Thursday 31 July 2014

Manshu Kokugun Hikotai - Manchukuoan Air Force - Interview

Recently Mr. Samuel Hui from Taiwan had the chance to meet a veteran of the Manchukuoan Air Force (MAF), Mr. Su Huan-chung, and was kind enough to pass some questions we had. 
We hope you will find this extremely rare interview translated by Mr. Samuel Hui to your liking.
Readers of our publication "The Eagles of Manchukuo" (HERE) will be familiar with some terms and names. We would also like to apologize beforehand to our Russian friends but we hope they will understand that it would be inappropriate to "censor" some of the answers.
1. How were you chosen to become a pilot? Were there other Chinese pilots with MAF? If yes, how many approximately?
Answer: Originally, I wanted to study medical science, but my family did not have enough money to send me to Southern Manchurian Medical School. For this reason, I decided to get into the Manchukuo Army Academy located at Hsinking (Changchun) in 1938 when I was 17. I graduated two years later from the Army Academy and was selected to receive pilot training at the Manchukuo Air Force School in Fengtien (Shenyang).
2. For how long and what did the training include? What aircraft did you train with? Any training
with gliders? Do you remember any other types at the school that you didn't train with?
Answer: I spent about one and half year to complete my solo flight training. At the Manchukuo Air Force School, I remembered I flew Ki-9 "Spruce" intermediate trainer and Ki-55 "Ida" advanced trainer. Both aircraft were designed by Tachikawa. I do not feel Ki-9 was a very good plane, but we were all asked to fly it before we are allowed to graduate.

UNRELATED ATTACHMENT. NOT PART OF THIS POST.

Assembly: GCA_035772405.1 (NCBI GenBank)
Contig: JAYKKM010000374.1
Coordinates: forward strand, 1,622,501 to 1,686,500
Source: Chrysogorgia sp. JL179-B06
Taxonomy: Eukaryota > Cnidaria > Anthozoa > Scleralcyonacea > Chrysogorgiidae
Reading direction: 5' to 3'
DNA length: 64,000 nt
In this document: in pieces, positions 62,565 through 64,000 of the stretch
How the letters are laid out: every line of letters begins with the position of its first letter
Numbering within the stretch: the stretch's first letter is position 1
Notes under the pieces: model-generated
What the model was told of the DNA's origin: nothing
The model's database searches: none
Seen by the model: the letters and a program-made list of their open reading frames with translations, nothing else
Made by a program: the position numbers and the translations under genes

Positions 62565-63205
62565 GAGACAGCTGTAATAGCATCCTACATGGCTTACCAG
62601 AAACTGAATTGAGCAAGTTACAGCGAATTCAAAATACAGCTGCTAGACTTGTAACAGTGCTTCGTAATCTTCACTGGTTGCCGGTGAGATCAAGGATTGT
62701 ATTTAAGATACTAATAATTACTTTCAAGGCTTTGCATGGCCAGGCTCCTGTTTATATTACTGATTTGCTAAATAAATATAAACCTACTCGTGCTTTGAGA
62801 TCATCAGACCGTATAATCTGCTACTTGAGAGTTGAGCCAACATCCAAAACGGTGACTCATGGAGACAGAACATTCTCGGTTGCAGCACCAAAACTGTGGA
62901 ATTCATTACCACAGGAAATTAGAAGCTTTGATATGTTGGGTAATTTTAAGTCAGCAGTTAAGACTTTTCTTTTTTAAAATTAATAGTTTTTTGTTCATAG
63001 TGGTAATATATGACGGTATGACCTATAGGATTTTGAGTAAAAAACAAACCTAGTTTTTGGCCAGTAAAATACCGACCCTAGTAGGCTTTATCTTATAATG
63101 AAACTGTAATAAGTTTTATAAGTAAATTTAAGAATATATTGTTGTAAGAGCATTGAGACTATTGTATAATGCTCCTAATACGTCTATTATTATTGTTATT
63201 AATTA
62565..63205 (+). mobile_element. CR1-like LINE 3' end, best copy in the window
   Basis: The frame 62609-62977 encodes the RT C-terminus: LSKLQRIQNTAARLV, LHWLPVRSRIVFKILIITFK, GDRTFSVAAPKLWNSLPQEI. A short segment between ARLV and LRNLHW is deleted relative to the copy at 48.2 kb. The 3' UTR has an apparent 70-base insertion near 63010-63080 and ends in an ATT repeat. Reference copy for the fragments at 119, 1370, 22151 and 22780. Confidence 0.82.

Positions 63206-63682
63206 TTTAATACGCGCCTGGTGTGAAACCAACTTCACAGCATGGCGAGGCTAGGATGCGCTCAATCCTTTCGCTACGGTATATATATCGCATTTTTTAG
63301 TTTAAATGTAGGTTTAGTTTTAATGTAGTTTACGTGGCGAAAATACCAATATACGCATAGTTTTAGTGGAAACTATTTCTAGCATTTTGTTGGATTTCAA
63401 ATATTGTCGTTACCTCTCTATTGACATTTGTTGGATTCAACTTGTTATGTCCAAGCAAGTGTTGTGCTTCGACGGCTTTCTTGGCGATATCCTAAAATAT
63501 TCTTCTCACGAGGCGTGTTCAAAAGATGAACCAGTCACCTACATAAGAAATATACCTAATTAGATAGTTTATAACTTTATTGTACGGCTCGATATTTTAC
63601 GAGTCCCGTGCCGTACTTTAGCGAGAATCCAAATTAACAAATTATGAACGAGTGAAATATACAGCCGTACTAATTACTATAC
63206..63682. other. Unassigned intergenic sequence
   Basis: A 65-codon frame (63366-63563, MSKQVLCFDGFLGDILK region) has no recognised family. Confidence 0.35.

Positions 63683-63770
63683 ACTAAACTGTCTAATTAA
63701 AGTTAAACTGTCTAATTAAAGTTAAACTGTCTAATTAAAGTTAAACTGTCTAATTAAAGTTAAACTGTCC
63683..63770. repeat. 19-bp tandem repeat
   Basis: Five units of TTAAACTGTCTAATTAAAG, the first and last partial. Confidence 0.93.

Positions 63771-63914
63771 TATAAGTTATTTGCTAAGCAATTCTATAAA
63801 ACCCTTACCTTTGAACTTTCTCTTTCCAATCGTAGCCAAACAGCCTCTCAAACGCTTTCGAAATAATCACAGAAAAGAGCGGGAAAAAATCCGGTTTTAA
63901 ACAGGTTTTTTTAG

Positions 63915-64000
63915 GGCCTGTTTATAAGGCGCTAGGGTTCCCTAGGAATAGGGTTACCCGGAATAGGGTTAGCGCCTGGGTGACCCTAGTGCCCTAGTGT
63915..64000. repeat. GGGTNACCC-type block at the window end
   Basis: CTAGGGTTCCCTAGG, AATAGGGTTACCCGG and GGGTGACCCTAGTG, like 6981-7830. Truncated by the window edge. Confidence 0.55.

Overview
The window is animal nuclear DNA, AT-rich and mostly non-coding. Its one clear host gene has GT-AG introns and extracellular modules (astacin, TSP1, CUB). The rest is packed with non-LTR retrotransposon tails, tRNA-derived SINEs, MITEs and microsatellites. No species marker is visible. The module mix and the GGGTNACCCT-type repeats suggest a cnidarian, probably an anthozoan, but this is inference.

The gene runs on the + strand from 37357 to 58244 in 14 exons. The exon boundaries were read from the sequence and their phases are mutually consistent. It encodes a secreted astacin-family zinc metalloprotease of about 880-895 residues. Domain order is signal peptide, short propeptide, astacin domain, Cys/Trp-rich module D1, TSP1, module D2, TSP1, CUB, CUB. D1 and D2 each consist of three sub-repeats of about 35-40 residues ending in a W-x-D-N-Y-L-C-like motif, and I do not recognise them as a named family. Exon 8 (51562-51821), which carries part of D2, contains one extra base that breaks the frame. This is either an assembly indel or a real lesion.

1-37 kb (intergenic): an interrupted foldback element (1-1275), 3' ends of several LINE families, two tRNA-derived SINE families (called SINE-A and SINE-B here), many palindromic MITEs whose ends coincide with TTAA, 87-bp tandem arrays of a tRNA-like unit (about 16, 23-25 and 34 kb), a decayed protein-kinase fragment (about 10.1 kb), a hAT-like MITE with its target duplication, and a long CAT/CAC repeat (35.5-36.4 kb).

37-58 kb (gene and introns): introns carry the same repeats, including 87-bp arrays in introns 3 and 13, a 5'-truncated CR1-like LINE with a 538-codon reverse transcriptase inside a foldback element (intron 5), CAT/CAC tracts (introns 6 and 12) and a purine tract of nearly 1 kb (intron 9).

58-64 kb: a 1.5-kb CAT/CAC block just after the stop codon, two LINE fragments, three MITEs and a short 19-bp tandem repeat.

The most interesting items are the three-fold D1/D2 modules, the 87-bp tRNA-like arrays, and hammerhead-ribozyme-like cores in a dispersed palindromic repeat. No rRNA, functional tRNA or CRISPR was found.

3. Were the instructors Japanese? How did they and the rest of the students treat you as a Chinese? Was there any discrimination?
Answer: Most of the instructors at the flight school were Japanese, but they were citizens of Manchukuo as well. They were all very skillful pilots. There were Chinese instructors as well. However, the Chinese instructors were not really qualified pilots since most of them were selected from the Army Academy. I did not feel any discrimination from the Japanese.
4. Were there pilots from other nationalities? Korean, Mongolian?
Answer: As far as I knew, there were only Japanese and Chinese.
5. What were the nationalities of the ground crew? Were there many Chinese?
Answer: Most of the ground crews were Chinese.
6. What aircraft was your unit equipped with? Nakajima Ki-27? If yes, how often did you fly and how was it as an airplane? Do you remember any episodes with the aircraft? Did you see any other types? Nakajima "Hayabusa" or "Shoki"?
Answer: The only fighter I had ever flown was the Ki-27 Nate designed by Nakajima. It was an outdate aircraft and was never capable to compete against the American and Russian fighters we later encountered. I know Japan had many advanced fighters such as A6M Zero and Ki-44 Shoki, but we never flew them. The Japanese never trusted us Chinese pilots. 
Below, a series of stills from a vintage news reel featuring a MAF pilot climbing into his Nate. Note the gun camera mount on the wing.

7. How were the conditions in the 1st Air Unit? How were you treated as a Chinese?